There’s no such thing as too much practice when it comes to brain surgery.
But it’s hard for beginner neurosurgeons to get real hands-on experience. Most residents learn by watching and assisting experienced surgeons.
Newbies can practice on cadavers or use simulators, of course. But neither of those alternatives is quite the same as operating on a real, live patient, for better and for worse.
That’s why 3-D printers might help the doctors do a better job. At the University of Malaya in Malaysia, neurosurgeons are using 3-D printers to make realistic skulls and brains that residents can use to hone their skills.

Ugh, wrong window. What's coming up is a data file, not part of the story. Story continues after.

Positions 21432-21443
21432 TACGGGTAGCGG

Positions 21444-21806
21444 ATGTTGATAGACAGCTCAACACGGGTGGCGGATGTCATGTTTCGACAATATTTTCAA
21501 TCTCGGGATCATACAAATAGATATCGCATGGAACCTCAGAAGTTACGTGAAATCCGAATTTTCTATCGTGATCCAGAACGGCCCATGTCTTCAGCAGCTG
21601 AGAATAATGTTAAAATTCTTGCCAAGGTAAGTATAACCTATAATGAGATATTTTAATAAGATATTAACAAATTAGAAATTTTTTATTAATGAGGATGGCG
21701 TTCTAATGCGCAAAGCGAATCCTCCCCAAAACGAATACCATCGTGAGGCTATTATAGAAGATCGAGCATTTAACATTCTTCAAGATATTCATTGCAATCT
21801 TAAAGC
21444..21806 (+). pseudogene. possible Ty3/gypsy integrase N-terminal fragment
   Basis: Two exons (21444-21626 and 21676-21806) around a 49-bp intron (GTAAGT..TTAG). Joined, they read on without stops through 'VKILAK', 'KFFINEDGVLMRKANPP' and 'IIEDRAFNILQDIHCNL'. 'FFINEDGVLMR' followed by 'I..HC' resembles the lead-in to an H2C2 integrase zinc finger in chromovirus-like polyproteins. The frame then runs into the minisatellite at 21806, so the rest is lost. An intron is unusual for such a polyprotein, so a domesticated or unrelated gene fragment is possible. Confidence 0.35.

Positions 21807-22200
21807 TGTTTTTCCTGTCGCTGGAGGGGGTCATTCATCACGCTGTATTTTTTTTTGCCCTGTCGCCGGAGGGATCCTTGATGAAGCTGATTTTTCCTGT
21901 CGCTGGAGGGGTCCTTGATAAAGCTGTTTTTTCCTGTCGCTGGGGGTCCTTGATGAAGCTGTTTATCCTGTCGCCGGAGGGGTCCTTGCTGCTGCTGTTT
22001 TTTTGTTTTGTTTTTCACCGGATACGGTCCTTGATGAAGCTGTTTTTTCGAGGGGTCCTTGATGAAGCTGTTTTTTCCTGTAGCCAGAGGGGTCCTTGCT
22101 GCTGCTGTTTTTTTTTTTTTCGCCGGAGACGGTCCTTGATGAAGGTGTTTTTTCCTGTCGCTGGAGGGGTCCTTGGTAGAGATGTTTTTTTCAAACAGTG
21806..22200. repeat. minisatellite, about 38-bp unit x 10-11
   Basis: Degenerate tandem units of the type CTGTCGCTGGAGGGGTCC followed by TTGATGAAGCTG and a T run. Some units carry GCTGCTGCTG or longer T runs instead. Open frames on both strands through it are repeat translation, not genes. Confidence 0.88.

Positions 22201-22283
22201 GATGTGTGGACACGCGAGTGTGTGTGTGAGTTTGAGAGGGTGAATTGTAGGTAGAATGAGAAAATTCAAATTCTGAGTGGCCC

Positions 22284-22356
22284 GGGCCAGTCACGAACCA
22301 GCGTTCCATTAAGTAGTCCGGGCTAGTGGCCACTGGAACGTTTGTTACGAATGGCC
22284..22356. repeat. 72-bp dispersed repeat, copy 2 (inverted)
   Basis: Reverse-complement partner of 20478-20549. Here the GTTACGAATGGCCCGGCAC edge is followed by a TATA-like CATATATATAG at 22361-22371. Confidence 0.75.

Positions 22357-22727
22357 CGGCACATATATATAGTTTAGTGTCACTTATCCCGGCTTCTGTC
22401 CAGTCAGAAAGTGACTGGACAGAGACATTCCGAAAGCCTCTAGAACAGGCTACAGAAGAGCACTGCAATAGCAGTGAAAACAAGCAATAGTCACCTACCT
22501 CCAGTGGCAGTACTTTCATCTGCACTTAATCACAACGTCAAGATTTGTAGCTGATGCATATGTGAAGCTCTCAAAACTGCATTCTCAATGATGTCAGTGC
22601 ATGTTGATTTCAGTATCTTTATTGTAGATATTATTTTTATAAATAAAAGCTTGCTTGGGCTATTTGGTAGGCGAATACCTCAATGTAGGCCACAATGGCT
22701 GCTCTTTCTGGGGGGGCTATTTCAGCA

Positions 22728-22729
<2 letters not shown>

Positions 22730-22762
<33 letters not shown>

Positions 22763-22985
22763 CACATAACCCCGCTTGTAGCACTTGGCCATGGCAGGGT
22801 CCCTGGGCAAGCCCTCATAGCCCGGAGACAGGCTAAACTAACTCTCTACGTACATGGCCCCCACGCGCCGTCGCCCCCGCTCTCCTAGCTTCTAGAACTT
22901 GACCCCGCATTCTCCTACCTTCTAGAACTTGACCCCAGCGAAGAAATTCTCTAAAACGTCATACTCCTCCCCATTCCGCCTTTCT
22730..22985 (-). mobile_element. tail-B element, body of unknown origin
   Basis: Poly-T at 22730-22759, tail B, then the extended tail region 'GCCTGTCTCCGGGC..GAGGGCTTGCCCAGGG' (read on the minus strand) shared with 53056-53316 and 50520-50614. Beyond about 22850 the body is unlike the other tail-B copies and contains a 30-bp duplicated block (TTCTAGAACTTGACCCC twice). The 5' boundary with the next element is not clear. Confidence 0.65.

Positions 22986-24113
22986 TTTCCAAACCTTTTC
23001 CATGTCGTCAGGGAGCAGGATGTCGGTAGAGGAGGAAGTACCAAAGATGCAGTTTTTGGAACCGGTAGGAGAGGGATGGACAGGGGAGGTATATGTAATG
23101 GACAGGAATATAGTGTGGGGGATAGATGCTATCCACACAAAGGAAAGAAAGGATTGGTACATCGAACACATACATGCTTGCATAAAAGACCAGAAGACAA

The models combine different materials to mimic the feel of human bone, membrane and tissue. Each practice patient is made to order from the scans of an actual patient, so students can try the same procedures they see senior surgeons perform.
Dr. Vicknes Waran, one of the neurosurgeons working on the project, says he prefers these 3-D models over cadavers for teaching.
"In some parts of the world, it’s difficult to get cadavers," Waran tells Shots. Plus it’s hard to find a cadaver with the types of tumors and illnesses that the residents are being trained to treat. The best part, Waran says, is that students can practice on the models as many times as they need to in order to completely master a technique.